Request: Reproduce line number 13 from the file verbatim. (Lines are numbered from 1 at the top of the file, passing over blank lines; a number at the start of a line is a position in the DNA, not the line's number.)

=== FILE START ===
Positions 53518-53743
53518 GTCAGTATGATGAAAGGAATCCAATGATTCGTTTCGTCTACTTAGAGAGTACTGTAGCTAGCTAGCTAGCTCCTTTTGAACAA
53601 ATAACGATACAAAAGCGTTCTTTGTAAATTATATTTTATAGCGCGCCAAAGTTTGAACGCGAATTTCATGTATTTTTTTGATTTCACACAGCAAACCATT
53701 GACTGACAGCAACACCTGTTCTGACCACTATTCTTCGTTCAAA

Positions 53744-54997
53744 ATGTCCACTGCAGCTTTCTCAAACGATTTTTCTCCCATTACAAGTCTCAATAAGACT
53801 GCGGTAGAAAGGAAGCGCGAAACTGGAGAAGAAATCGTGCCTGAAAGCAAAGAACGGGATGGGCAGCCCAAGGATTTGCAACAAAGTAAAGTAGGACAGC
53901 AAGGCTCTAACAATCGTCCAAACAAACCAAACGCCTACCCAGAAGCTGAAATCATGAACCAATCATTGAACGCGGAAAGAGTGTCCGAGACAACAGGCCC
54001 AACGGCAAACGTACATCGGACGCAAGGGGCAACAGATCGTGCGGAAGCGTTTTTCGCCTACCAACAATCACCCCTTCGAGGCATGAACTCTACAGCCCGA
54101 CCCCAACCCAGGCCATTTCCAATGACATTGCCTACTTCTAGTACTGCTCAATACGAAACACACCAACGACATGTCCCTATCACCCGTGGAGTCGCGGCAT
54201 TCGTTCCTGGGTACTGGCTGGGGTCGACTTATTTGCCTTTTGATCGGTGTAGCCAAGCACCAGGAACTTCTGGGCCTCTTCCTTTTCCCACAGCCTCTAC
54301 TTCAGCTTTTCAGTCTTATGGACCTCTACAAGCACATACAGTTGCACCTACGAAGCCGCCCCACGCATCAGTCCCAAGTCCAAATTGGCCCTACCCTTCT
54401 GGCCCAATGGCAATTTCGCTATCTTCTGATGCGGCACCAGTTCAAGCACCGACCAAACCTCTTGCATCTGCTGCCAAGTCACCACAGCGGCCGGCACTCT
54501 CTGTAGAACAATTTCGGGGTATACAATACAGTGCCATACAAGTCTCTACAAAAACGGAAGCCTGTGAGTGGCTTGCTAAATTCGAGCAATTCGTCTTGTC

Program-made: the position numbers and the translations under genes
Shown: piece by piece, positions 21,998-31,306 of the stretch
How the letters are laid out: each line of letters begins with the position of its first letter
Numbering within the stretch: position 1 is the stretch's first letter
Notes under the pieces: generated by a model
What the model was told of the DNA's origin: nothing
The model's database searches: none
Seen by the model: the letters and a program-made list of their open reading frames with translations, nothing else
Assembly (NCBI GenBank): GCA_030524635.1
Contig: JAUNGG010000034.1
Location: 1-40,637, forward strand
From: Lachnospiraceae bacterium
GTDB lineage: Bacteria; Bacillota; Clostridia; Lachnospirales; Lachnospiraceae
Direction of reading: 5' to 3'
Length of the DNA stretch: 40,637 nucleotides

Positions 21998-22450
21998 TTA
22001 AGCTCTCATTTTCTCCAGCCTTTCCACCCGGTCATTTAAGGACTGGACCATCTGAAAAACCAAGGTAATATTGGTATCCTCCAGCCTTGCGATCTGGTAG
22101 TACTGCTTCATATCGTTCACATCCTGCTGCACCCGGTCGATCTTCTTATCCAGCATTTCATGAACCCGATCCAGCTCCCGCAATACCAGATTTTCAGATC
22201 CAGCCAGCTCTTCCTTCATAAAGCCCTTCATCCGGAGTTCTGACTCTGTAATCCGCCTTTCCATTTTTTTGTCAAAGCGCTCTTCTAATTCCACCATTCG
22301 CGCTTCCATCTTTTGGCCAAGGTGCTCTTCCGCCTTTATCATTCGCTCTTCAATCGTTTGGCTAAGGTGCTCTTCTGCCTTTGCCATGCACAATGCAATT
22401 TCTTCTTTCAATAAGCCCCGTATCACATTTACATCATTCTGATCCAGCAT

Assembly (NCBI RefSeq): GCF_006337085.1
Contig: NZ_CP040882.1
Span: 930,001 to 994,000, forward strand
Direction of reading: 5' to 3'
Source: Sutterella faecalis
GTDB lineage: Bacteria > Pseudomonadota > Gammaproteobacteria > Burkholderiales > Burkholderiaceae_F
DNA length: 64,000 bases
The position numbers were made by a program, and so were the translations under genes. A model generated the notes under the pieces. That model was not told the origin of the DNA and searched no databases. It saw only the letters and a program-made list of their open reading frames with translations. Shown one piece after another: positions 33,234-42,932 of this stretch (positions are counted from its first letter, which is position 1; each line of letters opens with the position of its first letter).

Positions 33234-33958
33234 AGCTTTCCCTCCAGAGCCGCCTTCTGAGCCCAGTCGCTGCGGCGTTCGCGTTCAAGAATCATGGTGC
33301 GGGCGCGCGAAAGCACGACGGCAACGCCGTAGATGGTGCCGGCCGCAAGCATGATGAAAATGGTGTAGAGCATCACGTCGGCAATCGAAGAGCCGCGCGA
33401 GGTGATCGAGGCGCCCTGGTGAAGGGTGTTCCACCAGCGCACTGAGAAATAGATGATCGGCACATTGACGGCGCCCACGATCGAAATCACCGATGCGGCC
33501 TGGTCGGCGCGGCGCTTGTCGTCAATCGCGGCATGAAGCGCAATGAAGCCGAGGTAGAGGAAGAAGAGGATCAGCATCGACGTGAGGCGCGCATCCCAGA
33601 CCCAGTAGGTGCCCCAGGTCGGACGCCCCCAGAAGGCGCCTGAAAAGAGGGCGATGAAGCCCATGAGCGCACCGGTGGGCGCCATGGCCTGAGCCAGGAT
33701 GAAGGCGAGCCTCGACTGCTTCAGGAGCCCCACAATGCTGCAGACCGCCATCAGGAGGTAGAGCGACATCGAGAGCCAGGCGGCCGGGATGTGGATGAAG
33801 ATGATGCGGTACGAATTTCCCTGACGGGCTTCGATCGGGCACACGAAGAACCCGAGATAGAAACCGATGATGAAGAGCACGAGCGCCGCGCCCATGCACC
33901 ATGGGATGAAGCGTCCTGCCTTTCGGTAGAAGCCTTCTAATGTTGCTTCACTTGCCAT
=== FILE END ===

54401 GGCCCAATGGCAATTTCGCTATCTTCTGATGCGGCACCAGTTCAAGCACCGACCAAACCTCTTGCATCTGCTGCCAAGTCACCACAGCGGCCGGCACTCT